One Senator’s push to fund Hepatitis C treatments for veterans (The Hill)
Many veterans who fought to protect and defend our country are still fighting to get the support they need from the federal government. Fortunately, help may be on the way for veterans living with hepatitis C, one of the greatest threats facing former servicemen and women. Recently, the Senate Appropriations Committee followed the lead of Sen. Mark Kirk (R-Ill.) and approved a budget for the Department of Veterans Affairs (VA) that included an additional $200 million to fund critical hepatitis C treatments for a total of more than $1.5 billion for hepatitis C over the next two years. The measure is now on its way to the full Senate for a final vote. This means that Kirk’s pathway to securing these needed treatments for the veterans community may come in contact with federal budget cap debates and be blocked as the next federal fiscal year approaches. It will make a big difference if veterans of all generations contact their members of Congress to insist that veterans’ healthcare priorities must be left untouched during spending debates. Veterans have sacrificed enough — especially those living with hepatitis C — than to have to stand by while Congress fights about the numbers. While hepatitis C has reached epidemic levels nationwide, the veterans community has a hepatitis C infection rate that is nearly double the national average. For veterans, this deadly, blood-borne disease is a leading cause of liver failure, catastrophic liver damage and liver cancer. It impacts veterans disproportionately due to a variety of factors, including battlefield blood exposure, emergency transfusions and mandatory vaccinations in the era before hepatitis C testing became common. Today, there are at least 174,000 veterans who are infected with hepatitis C, and up to 50,000 more may be unknowingly carrying the potentially fatal virus. This population is in desperate need of screening and treatment, but until recently, the only medications available to treat hepatitis C involved harsh side effects and were effective just half of the time. New treatments are now offering the greatest hope for a cure. They carry minimal side effects and cure rates of well over 95 percent. Veterans who are able to access these new, lifesaving treatments will not only live longer and healthier lives as a result of surviving this disease, but the treatments could also save the VA and taxpayers hundreds of thousands of dollars over the course of each veteran’s life by avoiding long-term disease management costs, which often include expensive liver transplants and continual hospitalizations.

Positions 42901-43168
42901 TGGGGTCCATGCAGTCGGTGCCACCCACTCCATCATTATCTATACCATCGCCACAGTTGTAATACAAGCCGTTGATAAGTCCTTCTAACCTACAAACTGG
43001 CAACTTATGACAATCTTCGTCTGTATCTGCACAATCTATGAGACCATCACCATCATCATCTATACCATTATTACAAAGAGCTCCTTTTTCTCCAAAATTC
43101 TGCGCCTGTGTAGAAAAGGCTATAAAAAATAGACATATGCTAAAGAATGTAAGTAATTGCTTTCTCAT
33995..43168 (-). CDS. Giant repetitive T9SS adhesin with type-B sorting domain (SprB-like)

U.S. Army’s combat patch for ISIS conflict draws flak over design (Military.com)